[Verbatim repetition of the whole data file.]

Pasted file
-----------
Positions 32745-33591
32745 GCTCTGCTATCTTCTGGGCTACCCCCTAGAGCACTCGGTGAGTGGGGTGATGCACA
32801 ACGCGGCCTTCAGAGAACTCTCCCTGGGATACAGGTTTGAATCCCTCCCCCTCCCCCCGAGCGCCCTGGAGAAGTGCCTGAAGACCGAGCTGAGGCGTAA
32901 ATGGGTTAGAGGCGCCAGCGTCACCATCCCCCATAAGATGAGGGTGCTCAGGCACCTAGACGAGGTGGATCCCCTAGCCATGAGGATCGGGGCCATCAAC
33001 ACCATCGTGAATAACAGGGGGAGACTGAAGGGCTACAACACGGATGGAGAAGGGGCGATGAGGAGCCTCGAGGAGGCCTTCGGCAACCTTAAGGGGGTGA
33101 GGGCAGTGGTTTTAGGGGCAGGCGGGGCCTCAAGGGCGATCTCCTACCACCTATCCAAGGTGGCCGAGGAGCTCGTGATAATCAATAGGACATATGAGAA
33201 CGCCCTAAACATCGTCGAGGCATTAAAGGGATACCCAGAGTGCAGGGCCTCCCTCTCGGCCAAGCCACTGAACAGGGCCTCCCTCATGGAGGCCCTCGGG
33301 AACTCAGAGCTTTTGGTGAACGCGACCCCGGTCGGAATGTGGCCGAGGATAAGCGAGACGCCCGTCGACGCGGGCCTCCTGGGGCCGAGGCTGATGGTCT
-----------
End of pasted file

Positions 32745-33591
32745 GCTCTGCTATCTTCTGGGCTACCCCCTAGAGCACTCGGTGAGTGGGGTGATGCACA
32801 ACGCGGCCTTCAGAGAACTCTCCCTGGGATACAGGTTTGAATCCCTCCCCCTCCCCCCGAGCGCCCTGGAGAAGTGCCTGAAGACCGAGCTGAGGCGTAA
32901 ATGGGTTAGAGGCGCCAGCGTCACCATCCCCCATAAGATGAGGGTGCTCAGGCACCTAGACGAGGTGGATCCCCTAGCCATGAGGATCGGGGCCATCAAC
33001 ACCATCGTGAATAACAGGGGGAGACTGAAGGGCTACAACACGGATGGAGAAGGGGCGATGAGGAGCCTCGAGGAGGCCTTCGGCAACCTTAAGGGGGTGA
33101 GGGCAGTGGTTTTAGGGGCAGGCGGGGCCTCAAGGGCGATCTCCTACCACCTATCCAAGGTGGCCGAGGAGCTCGTGATAATCAATAGGACATATGAGAA
33201 CGCCCTAAACATCGTCGAGGCATTAAAGGGATACCCAGAGTGCAGGGCCTCCCTCTCGGCCAAGCCACTGAACAGGGCCTCCCTCATGGAGGCCCTCGGG
33301 AACTCAGAGCTTTTGGTGAACGCGACCCCGGTCGGAATGTGGCCGAGGATAAGCGAGACGCCCGTCGACGCGGGCCTCCTGGGGCCGAGGCTGATGGTCT